BLOOMINGTON, Ind. – Leaders from several of Indiana’s largest employers and at nine cities across the Hoosier state are meeting to discuss how to better collaborate on resilience to climate change, through a federally funded project led by faculty at the Indiana University Kelley School of Business and the IU Environmental Resilience Institute.
As a result of a $25,000 grant from the U.S. Environmental Protection Agency, business and public officials will participate Feb. 25 in a virtual workshop about research-informed strategies for improving resources, information, and tools for collaborative climate planning among local governments and businesses.
Nearly 40 participants will include representatives of the Indiana Chamber of Commerce, the Indiana Economic Development Corp., Berry Global, Cook Group/Cook Medical, Cummins Inc., Duke Energy, IU Health, Subaru of Indiana, Sweetwater and cities such as Indianapolis, Bloomington, South Bend, Fort Wayne, New Albany, Richmond, Terre Haute, Jasper, and Lafayette.
Sarah Mincey, managing director of the Environmental Resilience Institute and an associate clinical professor in the O’Neill School of Governmental and Environmental Affairs, said local governments and companies often have addressed these environmental issues separately.
“The issue here is essentially that local governments are doing their own planning and businesses are doing their own planning. What we’re finding is not much evidence that they’re working together,” said Mincey, who also directs IU’s Research and Teaching Preserve. “They really need to be planning together and we want to understand if they are, and if not, how to facilitate that.”
At the core of the one-day workshop will be a discussion of the Environmental Resilience Institute Toolkit, which helps local governments across the Midwest prepare for climate change by providing information tailored to their communities. Organizers will demonstrate how ERIT can be useful for the private sector as well as in public-private collaboration.
The workshop will develop research-informed strategies for improving resources, information and tools for collaborative climate planning among local governments and businesses. IU will provide a final report including workshop materials, presentations, participant lists and an analysis of participants’ exit survey responses.
It also will be a networking opportunity for those in communities and businesses who want to work together more on sustainability and environmental resiliency and learn from each other.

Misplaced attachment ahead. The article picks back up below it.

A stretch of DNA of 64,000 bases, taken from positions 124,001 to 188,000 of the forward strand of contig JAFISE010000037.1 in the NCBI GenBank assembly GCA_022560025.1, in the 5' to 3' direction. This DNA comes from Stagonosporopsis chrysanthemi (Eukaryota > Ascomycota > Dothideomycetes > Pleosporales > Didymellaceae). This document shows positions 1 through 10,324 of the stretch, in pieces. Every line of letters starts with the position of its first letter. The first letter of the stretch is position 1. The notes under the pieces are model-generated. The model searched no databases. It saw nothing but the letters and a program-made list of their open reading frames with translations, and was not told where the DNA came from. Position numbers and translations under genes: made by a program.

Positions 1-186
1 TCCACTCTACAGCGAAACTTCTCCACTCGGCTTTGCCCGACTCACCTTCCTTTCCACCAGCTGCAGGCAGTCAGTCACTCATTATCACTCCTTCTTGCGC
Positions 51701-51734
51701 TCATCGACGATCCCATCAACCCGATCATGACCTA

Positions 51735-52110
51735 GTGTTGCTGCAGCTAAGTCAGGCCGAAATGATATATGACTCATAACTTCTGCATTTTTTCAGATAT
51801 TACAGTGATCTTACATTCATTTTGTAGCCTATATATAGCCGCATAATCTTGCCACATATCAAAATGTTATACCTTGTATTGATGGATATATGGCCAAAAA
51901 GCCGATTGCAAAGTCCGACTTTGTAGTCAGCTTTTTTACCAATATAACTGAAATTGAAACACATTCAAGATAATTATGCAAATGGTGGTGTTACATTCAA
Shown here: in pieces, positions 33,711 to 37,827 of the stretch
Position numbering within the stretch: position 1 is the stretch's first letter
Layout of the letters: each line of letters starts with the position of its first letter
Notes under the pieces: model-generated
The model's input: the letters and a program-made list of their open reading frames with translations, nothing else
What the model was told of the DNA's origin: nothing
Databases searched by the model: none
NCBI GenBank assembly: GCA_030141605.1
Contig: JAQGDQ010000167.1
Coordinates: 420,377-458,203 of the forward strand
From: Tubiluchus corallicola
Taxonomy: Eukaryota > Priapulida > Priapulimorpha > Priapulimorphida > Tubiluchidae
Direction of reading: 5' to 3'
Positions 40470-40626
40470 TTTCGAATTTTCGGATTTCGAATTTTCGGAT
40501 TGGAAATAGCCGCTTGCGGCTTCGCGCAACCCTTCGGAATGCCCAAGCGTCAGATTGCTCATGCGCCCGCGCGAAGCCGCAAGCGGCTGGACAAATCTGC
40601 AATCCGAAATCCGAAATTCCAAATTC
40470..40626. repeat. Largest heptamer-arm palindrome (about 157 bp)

The workshop is not open to the public. Chatham House Rules, which allow participants to freely use the information with anonymity, will be used to foster discussion and collaboration.
Kelly Eskew, clinical professor of business law and ethics at the Kelley School, is the project manager. She is being joined in the project from Kelley by Jackson Dorsey, assistant professor of business economics and public policy; and Vivek Astvansh, assistant professor of marketing.
In her classes, Eskew spends a lot of time engaging with Indiana businesses about environmental issues. She is on the steering committee for the Midwest Climate Collaborative Planning Committee, a consortium of 20 leading Midwestern higher education institutions, non-profits and local governments working to develop a regional response to the climate crisis.
“My students and I have worked with many Indiana firms on sustainability and environmental resilience projects. I am so gratified by the learning opportunities they have provided to Kelley students. Our business partners see the importance of “triple bottom line” management as well as strategic planning that acknowledges the impact of climate change on both local daily operations and, globally, on supply chain,” Eskew said.
“While coordination with local governments is not always at the forefront of business considerations, we hope to foster a good dialogue about how joint adaptation planning can strengthen the stakeholder engagement to which our business community in Indiana has already committed,” she added.
Several participants said they appreciate the significance of local governments and businesses in the state working together on climate resilience.
“The Indiana Chamber of Commerce represents the interests of over 25,000 members and customers across the state of Indiana,” said Greg Ellis, the chamber’s vice president for environmental and energy policy and federal relations. “We look forward to collaborating with other stakeholders on how climate change impacts businesses, as well as all of us that live in Indiana and the Midwest. It drives economic development strategies through regulatory and financial impacts in addition to consumer demands.”
“Collaboration between local government and businesses is essential for achieving South Bend’s carbon neutral goals,” added Evelyn Bauman, the city’s director of sustainability. “From supporting companies in setting and achieving company-specific sustainability goals, to subsidizing job training opportunities for new clean technology fields, to developing innovative methods for financing decarbonization, the city sees multiple pathways for partnership with the private sector.”
The organizers are encouraged by the EPA support for the workshop.
“The EPA is sponsoring this workshop knowing that what they’re seeing is a lack of this kind of synergized planning,” Mincey said. “When you have a federal agency funding us to help them learn more about this that is a good signal that it’s not happening enough across the whole country.”